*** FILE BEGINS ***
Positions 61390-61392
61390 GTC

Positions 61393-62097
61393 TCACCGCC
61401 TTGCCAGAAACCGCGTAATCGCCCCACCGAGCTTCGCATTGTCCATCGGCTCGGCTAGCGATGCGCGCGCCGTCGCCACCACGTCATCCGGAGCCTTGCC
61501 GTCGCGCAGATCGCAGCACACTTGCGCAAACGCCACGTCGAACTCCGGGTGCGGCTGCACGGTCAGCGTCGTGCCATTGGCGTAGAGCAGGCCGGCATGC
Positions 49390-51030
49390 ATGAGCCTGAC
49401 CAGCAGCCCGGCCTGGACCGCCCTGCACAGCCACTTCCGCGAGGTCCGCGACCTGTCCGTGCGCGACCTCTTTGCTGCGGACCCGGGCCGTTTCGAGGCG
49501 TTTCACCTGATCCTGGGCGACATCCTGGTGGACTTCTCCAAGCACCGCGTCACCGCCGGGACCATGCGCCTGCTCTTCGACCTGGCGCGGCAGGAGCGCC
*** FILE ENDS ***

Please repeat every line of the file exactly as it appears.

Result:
Positions 61390-61392
61390 GTC

Positions 61393-62097
61393 TCACCGCC
61401 TTGCCAGAAACCGCGTAATCGCCCCACCGAGCTTCGCATTGTCCATCGGCTCGGCTAGCGATGCGCGCGCCGTCGCCACCACGTCATCCGGAGCCTTGCC
61501 GTCGCGCAGATCGCAGCACACTTGCGCAAACGCCACGTCGAACTCCGGGTGCGGCTGCACGGTCAGCGTCGTGCCATTGGCGTAGAGCAGGCCGGCATGC
Positions 49390-51030
49390 ATGAGCCTGAC
49401 CAGCAGCCCGGCCTGGACCGCCCTGCACAGCCACTTCCGCGAGGTCCGCGACCTGTCCGTGCGCGACCTCTTTGCTGCGGACCCGGGCCGTTTCGAGGCG
49501 TTTCACCTGATCCTGGGCGACATCCTGGTGGACTTCTCCAAGCACCGCGTCACCGCCGGGACCATGCGCCTGCTCTTCGACCTGGCGCGGCAGGAGCGCC